Rambus Inc. said Thursday that the Federal Trade Commission has dropped its claim that the memory chip company violated antitrust laws in patenting technologies that were eventually incorporated into industry standards. The company’s shares jumped 9 percent in morning trading.
Rambus has fought a series of legal battles over chip patents, which generate most of its revenue. Chip manufacturers forced to pay royalties to Rambus have accused the company of quietly seeking rights to memory chip technology in the 1990s even as it participated in an industry standards-setting body.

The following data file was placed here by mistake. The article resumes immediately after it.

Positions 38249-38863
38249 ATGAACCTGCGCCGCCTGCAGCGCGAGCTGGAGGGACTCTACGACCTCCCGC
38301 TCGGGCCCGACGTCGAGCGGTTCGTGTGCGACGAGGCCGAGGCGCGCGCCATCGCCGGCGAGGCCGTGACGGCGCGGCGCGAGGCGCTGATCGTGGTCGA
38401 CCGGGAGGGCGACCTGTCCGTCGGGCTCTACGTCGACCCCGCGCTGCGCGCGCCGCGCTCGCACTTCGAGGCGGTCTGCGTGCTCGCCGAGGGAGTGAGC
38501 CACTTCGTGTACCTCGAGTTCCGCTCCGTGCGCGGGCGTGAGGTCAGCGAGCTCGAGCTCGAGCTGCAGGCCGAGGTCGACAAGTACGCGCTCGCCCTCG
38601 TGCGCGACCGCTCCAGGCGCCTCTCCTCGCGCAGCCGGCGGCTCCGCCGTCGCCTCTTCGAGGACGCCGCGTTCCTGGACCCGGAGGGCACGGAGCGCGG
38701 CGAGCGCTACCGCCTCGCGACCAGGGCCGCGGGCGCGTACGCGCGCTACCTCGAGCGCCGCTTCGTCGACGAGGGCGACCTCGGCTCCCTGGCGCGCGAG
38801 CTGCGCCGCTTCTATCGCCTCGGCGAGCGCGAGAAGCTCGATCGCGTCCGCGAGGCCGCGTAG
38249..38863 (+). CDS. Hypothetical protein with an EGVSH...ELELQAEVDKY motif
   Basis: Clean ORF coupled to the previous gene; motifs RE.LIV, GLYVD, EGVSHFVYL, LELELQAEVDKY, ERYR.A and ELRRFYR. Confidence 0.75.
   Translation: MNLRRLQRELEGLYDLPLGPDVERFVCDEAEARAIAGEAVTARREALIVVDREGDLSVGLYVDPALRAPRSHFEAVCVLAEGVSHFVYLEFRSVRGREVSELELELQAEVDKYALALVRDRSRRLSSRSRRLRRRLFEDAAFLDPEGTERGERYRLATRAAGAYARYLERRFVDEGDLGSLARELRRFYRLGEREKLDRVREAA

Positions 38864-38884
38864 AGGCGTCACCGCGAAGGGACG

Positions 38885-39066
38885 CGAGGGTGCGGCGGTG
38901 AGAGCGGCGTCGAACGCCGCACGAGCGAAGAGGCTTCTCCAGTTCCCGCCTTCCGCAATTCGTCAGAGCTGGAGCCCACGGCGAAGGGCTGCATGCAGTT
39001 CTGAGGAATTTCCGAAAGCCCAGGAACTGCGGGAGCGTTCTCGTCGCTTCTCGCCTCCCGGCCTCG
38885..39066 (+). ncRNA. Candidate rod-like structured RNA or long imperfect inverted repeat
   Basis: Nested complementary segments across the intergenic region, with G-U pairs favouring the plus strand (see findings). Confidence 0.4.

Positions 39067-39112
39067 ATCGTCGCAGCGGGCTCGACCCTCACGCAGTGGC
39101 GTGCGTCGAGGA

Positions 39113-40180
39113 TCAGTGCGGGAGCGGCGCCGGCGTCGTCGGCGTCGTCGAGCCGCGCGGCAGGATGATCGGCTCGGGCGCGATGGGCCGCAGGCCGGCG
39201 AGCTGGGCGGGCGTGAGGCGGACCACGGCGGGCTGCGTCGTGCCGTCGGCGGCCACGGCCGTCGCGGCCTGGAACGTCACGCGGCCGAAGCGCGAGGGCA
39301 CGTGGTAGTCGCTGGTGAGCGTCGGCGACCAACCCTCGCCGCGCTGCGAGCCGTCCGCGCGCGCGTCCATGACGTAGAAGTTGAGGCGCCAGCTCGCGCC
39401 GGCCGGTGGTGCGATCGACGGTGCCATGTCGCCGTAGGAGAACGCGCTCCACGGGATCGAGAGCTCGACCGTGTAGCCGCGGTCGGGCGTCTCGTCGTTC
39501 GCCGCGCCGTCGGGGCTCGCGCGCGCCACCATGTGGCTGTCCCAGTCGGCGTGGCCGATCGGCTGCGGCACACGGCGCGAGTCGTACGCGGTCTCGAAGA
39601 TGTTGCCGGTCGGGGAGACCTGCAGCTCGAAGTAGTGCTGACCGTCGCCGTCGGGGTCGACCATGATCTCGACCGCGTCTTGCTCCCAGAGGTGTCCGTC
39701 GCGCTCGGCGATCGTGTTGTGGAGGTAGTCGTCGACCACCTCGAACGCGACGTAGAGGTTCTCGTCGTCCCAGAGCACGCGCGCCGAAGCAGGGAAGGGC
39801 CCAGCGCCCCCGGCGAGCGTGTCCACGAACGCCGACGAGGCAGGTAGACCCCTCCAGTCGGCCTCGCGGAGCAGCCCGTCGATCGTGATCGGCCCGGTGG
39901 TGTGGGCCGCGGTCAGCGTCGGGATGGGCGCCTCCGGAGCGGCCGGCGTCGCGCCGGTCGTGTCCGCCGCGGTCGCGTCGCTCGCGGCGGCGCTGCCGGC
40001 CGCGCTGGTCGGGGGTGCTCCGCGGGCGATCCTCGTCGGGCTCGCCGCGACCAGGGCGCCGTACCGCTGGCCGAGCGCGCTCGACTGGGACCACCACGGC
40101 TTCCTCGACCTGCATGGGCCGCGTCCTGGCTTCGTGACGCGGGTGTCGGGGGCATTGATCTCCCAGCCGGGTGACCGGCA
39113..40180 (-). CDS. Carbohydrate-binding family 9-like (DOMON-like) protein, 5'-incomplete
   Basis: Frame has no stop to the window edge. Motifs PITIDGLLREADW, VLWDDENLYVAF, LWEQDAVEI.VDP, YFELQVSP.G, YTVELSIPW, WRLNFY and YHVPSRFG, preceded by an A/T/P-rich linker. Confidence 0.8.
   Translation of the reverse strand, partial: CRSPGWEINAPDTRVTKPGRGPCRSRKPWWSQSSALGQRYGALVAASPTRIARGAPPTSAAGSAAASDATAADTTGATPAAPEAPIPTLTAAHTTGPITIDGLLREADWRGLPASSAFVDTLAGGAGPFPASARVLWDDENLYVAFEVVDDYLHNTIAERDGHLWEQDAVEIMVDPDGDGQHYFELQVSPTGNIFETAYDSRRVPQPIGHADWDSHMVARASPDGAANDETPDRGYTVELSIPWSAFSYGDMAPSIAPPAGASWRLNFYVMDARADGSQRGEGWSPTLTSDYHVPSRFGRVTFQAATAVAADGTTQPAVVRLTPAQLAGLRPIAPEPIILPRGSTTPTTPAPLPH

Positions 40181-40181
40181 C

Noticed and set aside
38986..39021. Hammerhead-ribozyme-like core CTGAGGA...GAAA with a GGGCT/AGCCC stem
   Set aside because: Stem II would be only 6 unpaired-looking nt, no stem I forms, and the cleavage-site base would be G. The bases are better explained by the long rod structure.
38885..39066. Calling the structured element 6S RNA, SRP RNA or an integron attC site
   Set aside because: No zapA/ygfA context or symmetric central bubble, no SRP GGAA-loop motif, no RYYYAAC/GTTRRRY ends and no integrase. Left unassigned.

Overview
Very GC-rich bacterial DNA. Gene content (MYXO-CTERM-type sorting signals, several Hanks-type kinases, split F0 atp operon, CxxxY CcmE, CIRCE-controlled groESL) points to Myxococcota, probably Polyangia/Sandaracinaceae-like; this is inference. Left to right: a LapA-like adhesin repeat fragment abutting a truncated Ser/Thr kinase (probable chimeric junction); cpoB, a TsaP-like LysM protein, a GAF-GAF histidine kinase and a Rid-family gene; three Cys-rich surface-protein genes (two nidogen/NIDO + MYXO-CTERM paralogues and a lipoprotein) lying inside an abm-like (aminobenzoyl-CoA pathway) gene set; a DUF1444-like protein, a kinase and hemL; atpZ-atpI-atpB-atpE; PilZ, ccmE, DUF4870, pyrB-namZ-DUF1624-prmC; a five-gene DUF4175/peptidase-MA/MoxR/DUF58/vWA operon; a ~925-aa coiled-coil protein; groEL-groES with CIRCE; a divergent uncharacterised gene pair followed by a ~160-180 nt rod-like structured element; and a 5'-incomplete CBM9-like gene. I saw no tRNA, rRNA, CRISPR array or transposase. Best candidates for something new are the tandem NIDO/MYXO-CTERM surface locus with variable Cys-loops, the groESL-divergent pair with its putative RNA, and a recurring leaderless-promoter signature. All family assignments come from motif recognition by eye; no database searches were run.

Last year Rambus won a crucial jury ruling. In that case, Rambus was cleared of antitrust charges in a lawsuit brought by chip makers Micron Technology Inc., Hynix Semiconductor Inc. and Nanya Technology Corp.
Like the FTC, the companies charged Rambus with deliberately withholding information from the Joint Electron Device Engineering Council (JEDEC), which counted Rambus as a member as it established guidelines for the computer memory industry.
A U.S. District Court Judge affirmed the jury’s decision in March, saying Rambus had no clear obligation to disclose pending or future patent applications while it held a spot on the council.
Los Altos, Calif.-based Rambus has consistently denied wrongdoing. The company’s general counsel, Thomas Lavelle, said in a statement Thursday, “We are pleased to have finally put this matter behind us.”